IBM Joins Forces with top Cancer Centers
News Nov 11, 2005
IBM has announced that it is joining forces with Memorial Sloan-Kettering Cancer Center (MSKCC), the Molecular Profiling Institute and the CHU Sainte-Justine Research Center- Mother and Child University Hospital Center under separate agreements to help accelerate cancer research, diagnosis and treatment.
IBM and MSKCC are building an integrated information management system to improve the ability of clinicians and researchers to study long-term cancer-related illnesses, identify disease trends and determine success rates.
Funded by a $3 million grant of technology and services from IBM, MSKCC will include a comprehensive system to integrate its hospital data with text mining and related analytical capabilities into a unified information management environment to facilitate predictive analysis and research.
In addition, pathologists at MSKCC are working closely with researchers at IBM to create a searchable database for pathology reports.
IBM is also teaming with the Molecular Profiling Institute and the CHU Sainte-Justine Research Center - Mother and Child University Hospital Center under separate agreements to accelerate cancer research, diagnosis and treatment.
“This is an excellent multi-sector model that can drive integration of molecular medicine into areas where it's truly needed, including cancer detection, treatment, and ultimately prevention,” said Dr. Anna D. Barker, Deputy Director of the National Cancer Institute (NCI).
“The convergence of advanced technologies and post-genomics science will change cancer medicine in ways we cannot yet envision.”
“The NCI is enabling management of the data from this new era of biomedical research through our open source bioinformatics network, the Cancer Biomedical Informatics Grid (caBIG).”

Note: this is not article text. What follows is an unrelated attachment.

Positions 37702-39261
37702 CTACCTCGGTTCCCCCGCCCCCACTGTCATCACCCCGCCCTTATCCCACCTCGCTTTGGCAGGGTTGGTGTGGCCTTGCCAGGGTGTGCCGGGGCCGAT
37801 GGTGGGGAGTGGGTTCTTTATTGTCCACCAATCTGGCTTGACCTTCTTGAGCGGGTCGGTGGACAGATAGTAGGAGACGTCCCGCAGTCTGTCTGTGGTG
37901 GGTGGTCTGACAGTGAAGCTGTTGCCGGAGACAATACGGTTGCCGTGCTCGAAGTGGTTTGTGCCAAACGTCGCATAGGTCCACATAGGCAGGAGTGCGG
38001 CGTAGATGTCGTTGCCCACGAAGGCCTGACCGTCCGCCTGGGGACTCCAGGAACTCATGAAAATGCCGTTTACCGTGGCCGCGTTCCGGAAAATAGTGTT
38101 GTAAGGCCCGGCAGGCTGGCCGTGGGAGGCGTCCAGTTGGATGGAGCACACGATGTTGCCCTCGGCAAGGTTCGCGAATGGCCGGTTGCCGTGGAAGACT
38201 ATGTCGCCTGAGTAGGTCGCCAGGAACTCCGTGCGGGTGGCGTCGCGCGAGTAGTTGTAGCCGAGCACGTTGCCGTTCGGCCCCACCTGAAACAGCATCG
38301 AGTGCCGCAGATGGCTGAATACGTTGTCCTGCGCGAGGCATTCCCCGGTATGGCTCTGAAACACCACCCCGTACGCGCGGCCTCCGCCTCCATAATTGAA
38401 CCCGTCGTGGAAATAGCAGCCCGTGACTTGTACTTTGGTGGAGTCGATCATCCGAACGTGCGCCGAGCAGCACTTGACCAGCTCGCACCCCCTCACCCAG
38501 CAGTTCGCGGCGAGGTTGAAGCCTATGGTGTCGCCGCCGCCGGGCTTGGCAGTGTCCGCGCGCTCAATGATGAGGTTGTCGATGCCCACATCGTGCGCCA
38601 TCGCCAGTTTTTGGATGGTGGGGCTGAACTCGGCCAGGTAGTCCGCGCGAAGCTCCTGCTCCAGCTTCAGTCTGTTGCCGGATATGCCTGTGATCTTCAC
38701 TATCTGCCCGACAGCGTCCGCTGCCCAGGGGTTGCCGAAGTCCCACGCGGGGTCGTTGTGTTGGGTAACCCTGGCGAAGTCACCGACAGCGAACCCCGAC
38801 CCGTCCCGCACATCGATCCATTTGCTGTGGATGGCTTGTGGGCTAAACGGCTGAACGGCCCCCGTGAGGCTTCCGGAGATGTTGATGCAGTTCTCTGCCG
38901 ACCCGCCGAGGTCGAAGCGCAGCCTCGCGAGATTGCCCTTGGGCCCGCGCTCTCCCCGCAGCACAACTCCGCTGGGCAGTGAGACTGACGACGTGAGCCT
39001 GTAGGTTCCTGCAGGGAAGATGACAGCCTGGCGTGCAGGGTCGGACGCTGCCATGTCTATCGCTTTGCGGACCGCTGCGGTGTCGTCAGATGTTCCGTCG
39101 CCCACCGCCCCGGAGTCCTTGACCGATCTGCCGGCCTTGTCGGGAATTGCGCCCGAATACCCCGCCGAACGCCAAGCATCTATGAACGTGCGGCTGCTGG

“Capturing and managing the unprecedented amounts of information generated from new technologies, and integrating the entire process from bench to the bedside, can help usher in the era of molecular oncology - and provide a catalyst to transform all healthcare.”
Through the IBM-MSKCC pathology report project, researchers are working to create a system where information will automatically be extracted from thousands of pathology reports and mapped to a database.
Most pathology reports are written in free text, where phrases and numbers need to be deciphered by the reader in context.
Similar information could be expressed using different phrases depending on the doctor dictating the report and the year in which it was done.
Through the work of IBM, past pathology reports at MSKCC are being mapped into standards formats.
Information from the reports is being automatically extracted so that it can be organized into databases making it possible for researchers to query information easily.
“Our research requires us to look at historical information, and at Memorial Sloan-Kettering, we have one of the largest repositories of patient records and tissue samples for cancer,” said Pat Skarulis, Vice President and CIO of Memorial Sloan-Kettering Cancer Center.